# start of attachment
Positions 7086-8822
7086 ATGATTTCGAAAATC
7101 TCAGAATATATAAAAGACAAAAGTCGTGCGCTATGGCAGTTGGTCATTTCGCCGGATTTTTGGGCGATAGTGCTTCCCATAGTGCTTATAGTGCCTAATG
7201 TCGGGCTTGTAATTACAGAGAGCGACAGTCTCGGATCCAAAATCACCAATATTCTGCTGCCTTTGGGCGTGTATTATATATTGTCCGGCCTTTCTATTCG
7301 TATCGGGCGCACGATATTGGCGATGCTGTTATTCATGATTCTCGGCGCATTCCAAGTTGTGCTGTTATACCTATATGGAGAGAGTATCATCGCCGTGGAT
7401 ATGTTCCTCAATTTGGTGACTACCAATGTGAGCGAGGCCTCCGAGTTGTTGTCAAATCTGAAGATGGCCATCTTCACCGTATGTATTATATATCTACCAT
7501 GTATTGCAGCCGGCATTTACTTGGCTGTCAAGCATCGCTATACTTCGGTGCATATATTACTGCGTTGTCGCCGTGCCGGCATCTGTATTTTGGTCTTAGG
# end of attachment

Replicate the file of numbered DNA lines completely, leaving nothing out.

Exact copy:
Positions 7086-8822
7086 ATGATTTCGAAAATC
7101 TCAGAATATATAAAAGACAAAAGTCGTGCGCTATGGCAGTTGGTCATTTCGCCGGATTTTTGGGCGATAGTGCTTCCCATAGTGCTTATAGTGCCTAATG
7201 TCGGGCTTGTAATTACAGAGAGCGACAGTCTCGGATCCAAAATCACCAATATTCTGCTGCCTTTGGGCGTGTATTATATATTGTCCGGCCTTTCTATTCG
7301 TATCGGGCGCACGATATTGGCGATGCTGTTATTCATGATTCTCGGCGCATTCCAAGTTGTGCTGTTATACCTATATGGAGAGAGTATCATCGCCGTGGAT
7401 ATGTTCCTCAATTTGGTGACTACCAATGTGAGCGAGGCCTCCGAGTTGTTGTCAAATCTGAAGATGGCCATCTTCACCGTATGTATTATATATCTACCAT
7501 GTATTGCAGCCGGCATTTACTTGGCTGTCAAGCATCGCTATACTTCGGTGCATATATTACTGCGTTGTCGCCGTGCCGGCATCTGTATTTTGGTCTTAGG